What hunters need to know about reading tracks and scat


Canine tracks: wolf (left) and coyote1


Wolves, coyotes, and foxes leave unique tracks, but in some cases—at least to the untrained eye—they can resemble tracks made by wild cats. Wild dogs generally have slightly more slender and longer paws, making moderately narrower tracks. Each track features a single pad rounded by four toe pads; most wolf, coyote and fox tracks will also have a more pronounced imprint of the claws pointing in the direction of travel.

With wild dogs, the front feet are slightly bigger than the hind feet, and the tracks will reflect this. They range in size from smaller, 2¼-inch-long fox tracks to slightly longer coyote tracks at 2½ inches on up to Canada’s largest wild canine, the timber wolf, with front pads typically measuring around 4 1/8 inches in length.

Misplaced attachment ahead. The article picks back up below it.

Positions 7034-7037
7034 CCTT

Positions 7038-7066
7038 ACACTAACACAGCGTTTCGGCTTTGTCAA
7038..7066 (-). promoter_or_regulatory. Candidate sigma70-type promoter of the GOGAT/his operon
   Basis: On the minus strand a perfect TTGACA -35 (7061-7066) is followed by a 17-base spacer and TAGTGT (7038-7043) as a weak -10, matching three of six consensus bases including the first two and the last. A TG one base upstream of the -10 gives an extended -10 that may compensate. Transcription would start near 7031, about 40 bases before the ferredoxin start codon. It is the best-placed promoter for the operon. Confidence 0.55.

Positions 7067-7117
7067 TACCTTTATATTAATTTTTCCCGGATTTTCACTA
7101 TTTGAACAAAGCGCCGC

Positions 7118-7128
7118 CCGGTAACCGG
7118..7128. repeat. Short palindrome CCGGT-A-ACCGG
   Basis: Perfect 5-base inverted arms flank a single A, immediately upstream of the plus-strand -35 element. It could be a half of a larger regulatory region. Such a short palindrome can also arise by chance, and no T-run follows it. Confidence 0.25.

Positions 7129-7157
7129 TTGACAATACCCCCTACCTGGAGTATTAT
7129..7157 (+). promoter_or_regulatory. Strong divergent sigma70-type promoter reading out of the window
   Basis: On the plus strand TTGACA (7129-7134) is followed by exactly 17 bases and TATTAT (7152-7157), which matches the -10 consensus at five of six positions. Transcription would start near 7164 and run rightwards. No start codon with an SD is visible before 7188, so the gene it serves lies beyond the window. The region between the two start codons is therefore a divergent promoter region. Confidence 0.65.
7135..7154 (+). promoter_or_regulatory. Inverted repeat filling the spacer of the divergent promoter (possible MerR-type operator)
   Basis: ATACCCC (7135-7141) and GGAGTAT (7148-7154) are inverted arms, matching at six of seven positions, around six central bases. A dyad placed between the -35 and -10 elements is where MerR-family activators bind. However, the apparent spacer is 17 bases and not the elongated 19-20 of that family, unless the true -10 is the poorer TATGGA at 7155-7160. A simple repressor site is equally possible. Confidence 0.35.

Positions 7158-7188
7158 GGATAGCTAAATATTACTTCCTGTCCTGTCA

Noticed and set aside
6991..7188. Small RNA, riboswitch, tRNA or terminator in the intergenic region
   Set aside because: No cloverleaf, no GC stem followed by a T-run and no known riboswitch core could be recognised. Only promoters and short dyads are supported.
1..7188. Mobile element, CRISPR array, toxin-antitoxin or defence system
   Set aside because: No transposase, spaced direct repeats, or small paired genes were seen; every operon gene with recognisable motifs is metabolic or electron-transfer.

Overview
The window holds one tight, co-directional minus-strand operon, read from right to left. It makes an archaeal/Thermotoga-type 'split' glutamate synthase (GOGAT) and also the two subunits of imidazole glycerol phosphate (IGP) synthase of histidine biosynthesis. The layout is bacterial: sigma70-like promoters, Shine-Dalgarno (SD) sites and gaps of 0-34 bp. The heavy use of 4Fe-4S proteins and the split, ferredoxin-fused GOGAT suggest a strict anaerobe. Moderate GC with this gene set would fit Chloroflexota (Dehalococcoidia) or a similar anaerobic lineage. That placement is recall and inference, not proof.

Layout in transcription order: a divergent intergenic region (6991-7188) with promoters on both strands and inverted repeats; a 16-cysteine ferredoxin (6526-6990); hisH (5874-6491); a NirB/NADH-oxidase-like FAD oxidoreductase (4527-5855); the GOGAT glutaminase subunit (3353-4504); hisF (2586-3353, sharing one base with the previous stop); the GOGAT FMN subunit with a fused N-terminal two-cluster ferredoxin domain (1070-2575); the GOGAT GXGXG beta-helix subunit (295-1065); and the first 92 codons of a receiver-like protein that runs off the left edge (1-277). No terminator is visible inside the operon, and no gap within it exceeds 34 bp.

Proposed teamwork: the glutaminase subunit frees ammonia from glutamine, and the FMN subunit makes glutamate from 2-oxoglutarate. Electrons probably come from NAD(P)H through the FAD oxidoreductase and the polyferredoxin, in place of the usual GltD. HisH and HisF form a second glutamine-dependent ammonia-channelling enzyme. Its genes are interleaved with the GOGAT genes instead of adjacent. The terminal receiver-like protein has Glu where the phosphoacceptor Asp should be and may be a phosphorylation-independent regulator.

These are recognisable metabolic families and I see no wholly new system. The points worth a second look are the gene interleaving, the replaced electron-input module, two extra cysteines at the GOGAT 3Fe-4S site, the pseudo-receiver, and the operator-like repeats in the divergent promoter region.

Since wild dogs vary greatly in size and stature, it would be inaccurate to characterize them universally with specific dimensions related to their stride. Suffice it to say that foxes have the smallest stride, followed by coyotes then wolves with the longest. A timber wolf can weigh up to three or four times more than a coyote, so its tracks may also be more clearly defined in mud, sand or snow.

Fox and coyote tracks can be seen almost anywhere across the Western provinces, where wild canine populations are flourishing in both wilderness and agricultural habitats. If you find their prey species, you’ll also likely find fox and coyote tracks in short order. Commonly found in heavily forested areas throughout much of western Canada and northern Ontario, wolves are more reclusive.